Patients admitted to ICU with severe COVID are getting younger

The old are no longer the main victims of coronavirus as ICU wards in the UK are being filled with younger patients.

From the beginning of the pandemic, the old and the immunocompromised were deemed as the main target of the virus, but that trend has begun to change in the recent months.

Younger COVID patients

The UK is currently battling its third wave, and medical experts have noticed that an increasing number of COVID patients that are being admitted to the Intensive Care Unit are under 30 years old.

Given that one-third of people aged between 18 and 29 have still not had a single dose, authorities are now urging the younger population to get vaccinated as soon as possible. Professor Adam Finn, member of the Joint Committee on Vaccination and Immunisation told LBC:

We have had people under 30 on our intensive care unit and also requiring high-level oxygen therapy.
This is not always trivial in young adults. There are younger people really getting seriously ill at the moment, so that’s one good reason to think about having the vaccine.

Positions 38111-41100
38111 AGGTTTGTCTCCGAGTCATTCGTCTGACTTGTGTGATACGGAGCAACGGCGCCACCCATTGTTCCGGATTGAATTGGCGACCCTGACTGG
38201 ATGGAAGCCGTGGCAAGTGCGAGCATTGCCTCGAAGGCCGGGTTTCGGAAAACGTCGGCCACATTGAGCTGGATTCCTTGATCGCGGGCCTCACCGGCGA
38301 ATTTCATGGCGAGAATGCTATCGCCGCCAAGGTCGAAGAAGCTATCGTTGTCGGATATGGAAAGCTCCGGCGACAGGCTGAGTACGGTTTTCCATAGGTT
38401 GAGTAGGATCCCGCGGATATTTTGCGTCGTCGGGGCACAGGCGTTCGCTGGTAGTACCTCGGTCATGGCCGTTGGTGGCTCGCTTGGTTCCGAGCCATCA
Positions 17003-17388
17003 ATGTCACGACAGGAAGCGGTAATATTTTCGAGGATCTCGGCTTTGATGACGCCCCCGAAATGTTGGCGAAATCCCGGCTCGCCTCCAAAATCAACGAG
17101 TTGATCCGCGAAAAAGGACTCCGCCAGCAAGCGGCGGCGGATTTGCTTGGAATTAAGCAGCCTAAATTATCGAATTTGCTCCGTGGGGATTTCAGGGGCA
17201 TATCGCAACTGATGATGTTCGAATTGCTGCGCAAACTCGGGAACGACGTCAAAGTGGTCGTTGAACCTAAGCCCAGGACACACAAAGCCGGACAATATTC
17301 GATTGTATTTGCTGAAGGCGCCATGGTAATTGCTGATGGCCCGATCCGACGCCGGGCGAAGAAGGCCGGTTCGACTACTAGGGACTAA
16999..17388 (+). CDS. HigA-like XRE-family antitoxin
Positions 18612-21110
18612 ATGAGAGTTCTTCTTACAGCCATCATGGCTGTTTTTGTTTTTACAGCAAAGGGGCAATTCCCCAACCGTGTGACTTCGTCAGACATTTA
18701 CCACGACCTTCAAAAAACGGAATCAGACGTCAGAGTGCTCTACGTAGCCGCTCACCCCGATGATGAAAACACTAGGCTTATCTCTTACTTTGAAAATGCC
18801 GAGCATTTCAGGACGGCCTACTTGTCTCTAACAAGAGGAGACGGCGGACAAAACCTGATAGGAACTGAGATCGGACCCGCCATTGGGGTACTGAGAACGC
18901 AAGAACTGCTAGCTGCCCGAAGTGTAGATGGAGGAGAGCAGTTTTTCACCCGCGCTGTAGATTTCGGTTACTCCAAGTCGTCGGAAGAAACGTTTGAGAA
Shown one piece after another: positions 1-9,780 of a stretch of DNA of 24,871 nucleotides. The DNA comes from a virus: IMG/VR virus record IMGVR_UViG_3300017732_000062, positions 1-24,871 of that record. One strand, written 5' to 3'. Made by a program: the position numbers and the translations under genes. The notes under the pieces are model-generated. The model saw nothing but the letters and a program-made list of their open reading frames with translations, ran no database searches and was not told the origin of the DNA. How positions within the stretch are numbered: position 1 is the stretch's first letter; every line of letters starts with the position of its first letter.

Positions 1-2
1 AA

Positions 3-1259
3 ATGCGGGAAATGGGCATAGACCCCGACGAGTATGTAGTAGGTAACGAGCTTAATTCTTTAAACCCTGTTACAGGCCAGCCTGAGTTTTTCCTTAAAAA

Severe COVID

Although younger unvaccinated people who contract the deadly virus have lower chances of losing their life, medics have nonetheless been witnessing healthy people with no prior medical problems develop fatal forms of COVID. Dr. Samantha Batt-Rawden, a senior intensive care registrar said:

The vast majority of those requiring intensive care are unvaccinated: some of them will die. It is heartbreaking for us as NHS staff to watch people suffer unnecessarily knowing that this almost certainly could have been prevented by the vaccine.
We are seeing patients in their 30s, or even in their 20s, who are fit and have no other medical problems on ICUs [intensive care units]. As an ICU doctor I am begging you to have the vaccine. Please don’t let not having the jab become the biggest mistake of your life.

According to The Guardian, the latest data from the Office for National Statistics (ONS) has revealed that currently cases in 16 to 24-year-olds are six times more common than in 50 to 69-year-olds.

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